Building a model Drag Saw

Discussion in 'A Work In Progress' started by Brian Rupnow, Aug 28, 2018.

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  1. Aug 28, 2018 #1

    Brian Rupnow

    Brian Rupnow

    Brian Rupnow

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    I am going to build a model drag saw. The power for this saw will come from the second i.c. engine I ever built--The Kerzel hit and miss engine. There are so many things that I don't know about a drag saw that it makes my head vibrate, but I am a fast learner. I am going to use a driving mechanism similar to the one in the attached picture. One of the first things I have to design is a "dog clutch" which enables me to shift a lever and put the engine "out of gear" so that I don't have to shut the engine down to stop the saw blade moving. I have at one time or other built everything in a drag saw (on other machinery) except for a dog clutch. Since I have the capability to cut my own gears, this saw will have a gear drive instead of a sprocket and chain. If you like this sort of thing, then follow along. Parts of this story may be boring, but parts of it will be something new.
    [​IMG]
    [​IMG]
     
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  2. Aug 28, 2018 #2

    Brian Rupnow

    Brian Rupnow

    Brian Rupnow

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    This first bit is a head scratcher. Where do I start?--well, the green colored part is the available shaft end and flywheel hub on the side of the Kerzel opposite from the governor weights. It is 3/8" diameter x 1.125" long. The brown colored part is a steel shaft extender 3/8" i.d. x 7/16" o.d. that slides over the Kerzel shaft and is pinned there by a 3/32" diameter cross pin. (And maybe some Loctite). The dark blue gear is a 24 dp x 20 tooth gear which has an internal bore of 1/2" and has a bronze bushing (red color) pressed into it. It also has three "dogs" machined on one side. It actually "floats" on the shaft extender and is not keyed to it in any way. There is a shoulder on the end of the brown shaft extender which the gear rides up against. The pink part is a steel sliding bushing with three "dogs" machined on it that will fit into the three slots between the dogs on the blue gear. It has a "groove" machined into the outer diameter, which a pair of pins on the shift lever fit into. It is capable of sliding along the shaft extender, and is also keyed to the shaft extender so it can not rotate freely. (I haven't quite worked that last bit out yet.)
    [​IMG]
    [​IMG]
     
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  3. Aug 28, 2018 #3

    Brian Rupnow

    Brian Rupnow

    Brian Rupnow

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    Okay---I got it!! Two pictures here, one with dog clutch engaged and one with dog clutch disengaged. The green cross-pin on the extreme right hand end is for my electric starter.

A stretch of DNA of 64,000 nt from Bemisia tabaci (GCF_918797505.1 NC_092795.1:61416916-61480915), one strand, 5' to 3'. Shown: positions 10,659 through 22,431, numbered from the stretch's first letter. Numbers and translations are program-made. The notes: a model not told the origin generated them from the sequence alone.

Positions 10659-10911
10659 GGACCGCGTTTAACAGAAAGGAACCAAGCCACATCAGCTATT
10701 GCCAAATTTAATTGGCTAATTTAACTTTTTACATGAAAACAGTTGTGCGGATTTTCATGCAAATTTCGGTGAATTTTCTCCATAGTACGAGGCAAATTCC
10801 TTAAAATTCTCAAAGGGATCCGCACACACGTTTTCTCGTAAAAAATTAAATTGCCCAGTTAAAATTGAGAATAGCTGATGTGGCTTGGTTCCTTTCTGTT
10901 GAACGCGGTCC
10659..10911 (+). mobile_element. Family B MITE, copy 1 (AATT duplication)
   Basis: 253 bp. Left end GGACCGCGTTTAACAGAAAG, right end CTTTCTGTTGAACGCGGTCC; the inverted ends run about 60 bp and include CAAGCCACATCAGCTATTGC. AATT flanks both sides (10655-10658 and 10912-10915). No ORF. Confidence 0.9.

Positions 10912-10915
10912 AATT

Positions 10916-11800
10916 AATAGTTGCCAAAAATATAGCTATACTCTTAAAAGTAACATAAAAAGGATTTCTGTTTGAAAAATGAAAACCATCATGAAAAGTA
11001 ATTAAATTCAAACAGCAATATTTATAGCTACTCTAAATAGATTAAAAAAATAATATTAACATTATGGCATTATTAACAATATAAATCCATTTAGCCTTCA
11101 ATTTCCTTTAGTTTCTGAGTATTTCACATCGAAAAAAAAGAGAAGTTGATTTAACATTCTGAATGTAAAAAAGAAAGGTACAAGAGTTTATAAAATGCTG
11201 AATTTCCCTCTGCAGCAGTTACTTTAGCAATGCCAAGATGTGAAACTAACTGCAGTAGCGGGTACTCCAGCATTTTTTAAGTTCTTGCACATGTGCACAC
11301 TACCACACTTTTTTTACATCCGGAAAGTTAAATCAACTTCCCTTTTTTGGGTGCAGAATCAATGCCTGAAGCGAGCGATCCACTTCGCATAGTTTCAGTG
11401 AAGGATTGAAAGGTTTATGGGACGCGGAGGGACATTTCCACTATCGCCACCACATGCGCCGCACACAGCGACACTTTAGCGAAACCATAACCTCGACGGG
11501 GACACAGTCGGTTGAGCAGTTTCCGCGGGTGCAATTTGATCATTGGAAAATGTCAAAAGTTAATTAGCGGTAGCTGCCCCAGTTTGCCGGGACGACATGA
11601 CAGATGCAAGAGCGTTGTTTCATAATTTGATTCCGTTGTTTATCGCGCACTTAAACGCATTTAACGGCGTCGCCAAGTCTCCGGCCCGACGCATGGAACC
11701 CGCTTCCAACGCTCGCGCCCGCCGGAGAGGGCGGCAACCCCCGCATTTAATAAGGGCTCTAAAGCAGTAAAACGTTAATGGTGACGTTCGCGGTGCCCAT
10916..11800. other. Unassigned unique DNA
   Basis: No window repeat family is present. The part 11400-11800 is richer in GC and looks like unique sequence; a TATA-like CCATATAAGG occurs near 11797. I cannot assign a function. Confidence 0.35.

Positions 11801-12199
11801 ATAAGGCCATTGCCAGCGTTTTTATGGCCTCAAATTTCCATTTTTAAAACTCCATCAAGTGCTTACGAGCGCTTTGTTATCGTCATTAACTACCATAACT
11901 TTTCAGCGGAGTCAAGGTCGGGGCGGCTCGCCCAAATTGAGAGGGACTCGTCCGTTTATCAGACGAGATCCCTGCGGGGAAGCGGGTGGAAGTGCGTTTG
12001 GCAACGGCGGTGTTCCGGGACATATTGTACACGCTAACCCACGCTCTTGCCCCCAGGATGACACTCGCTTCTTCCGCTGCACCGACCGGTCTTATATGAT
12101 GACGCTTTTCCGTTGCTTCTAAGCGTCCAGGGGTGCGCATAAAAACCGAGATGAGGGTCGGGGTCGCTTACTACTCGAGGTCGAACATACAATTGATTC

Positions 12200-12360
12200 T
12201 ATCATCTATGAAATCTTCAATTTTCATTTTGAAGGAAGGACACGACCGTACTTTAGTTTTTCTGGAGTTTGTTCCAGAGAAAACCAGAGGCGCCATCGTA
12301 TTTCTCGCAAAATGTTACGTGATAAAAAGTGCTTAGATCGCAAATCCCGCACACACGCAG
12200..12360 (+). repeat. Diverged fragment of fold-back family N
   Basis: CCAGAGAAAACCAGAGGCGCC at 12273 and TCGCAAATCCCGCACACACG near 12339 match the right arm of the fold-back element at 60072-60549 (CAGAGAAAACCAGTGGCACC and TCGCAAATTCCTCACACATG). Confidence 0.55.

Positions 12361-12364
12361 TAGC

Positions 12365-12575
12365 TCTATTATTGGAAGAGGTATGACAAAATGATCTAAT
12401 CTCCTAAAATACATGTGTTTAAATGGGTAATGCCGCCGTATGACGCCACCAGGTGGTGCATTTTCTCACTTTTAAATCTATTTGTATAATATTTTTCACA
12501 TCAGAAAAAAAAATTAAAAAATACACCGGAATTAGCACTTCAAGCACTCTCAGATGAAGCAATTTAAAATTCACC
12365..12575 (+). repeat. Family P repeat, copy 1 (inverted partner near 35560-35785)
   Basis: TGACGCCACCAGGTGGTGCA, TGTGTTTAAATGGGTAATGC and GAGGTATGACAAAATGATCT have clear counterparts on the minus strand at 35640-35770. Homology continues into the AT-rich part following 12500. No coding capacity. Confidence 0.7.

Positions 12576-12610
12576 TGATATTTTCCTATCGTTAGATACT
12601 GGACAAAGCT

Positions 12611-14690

[​IMG]
    [​IMG]
     
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  4. Aug 28, 2018 #4

    Brian Rupnow

    Brian Rupnow

    Brian Rupnow

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    This is it for today. Since I have now modelled the dog clutch, I will decide whether to stop designing and make some real metal parts or do some further design tomorrow.
    [​IMG]
     
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  5. Aug 28, 2018 #5

    Brian Rupnow

    Brian Rupnow

    Brian Rupnow

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    I may very well put a ramp on the driving dogs. I just did a little test out in my main garage. I put a spruce 2 x 4 in my vice and got one of my handsaws. My son was here and had a stop watch built into his cell phone. I sawed at what seemed to me to be a reasonable speed, and he timed me for three different 10 second intervals. Seems like 14 strokes per 10 seconds is "reasonable". Six times 14 equals 84 strokes per minute. The ratio between my two gears is 108 divided by 20 equals a ratio of 5.4 to 1 So---5.4 x 84=453 rpm at the engine crankshaft. I don't remember what speed my Kerzel engine runs at, but I will probably start it tomorrow and check it with a laser tachometer. I know my single cylinder flathead engine runs at about 1000 rpm. I think the Kerzel runs slower than the flathead, but I will have to check it and see. If I have to have a second stage gear reduction built into this drag saw to make it work, I would much rather know now at the design stage than after it is all finished.
     
  6. Aug 29, 2018 #6

    minh-thanh

    minh-thanh

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    Use the engine to do something
    I like this idea !
     
  7. Aug 29, 2018 #7

    Brian Rupnow

    Brian Rupnow

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    First thing to do this morning was machine ramps on the driving dogs. Others have told me this makes the dog clutch much easier to engage. Now I'm off to my garage to start the Kerzel engine and decide what rpm it runs at.
    [​IMG]
     
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  8. Aug 29, 2018 #8

    werowance

    werowance

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    so how will the clutch engage/disengage while running? some sort of lever mechanisim running int he grove on the purple piece? or some sort of spring loaded setup? I'm just not understanding the mechanics of that part. at least not the ability to do it while running.
     
  9. Aug 29, 2018 #9

    Brian Rupnow

    Brian Rupnow

    Brian Rupnow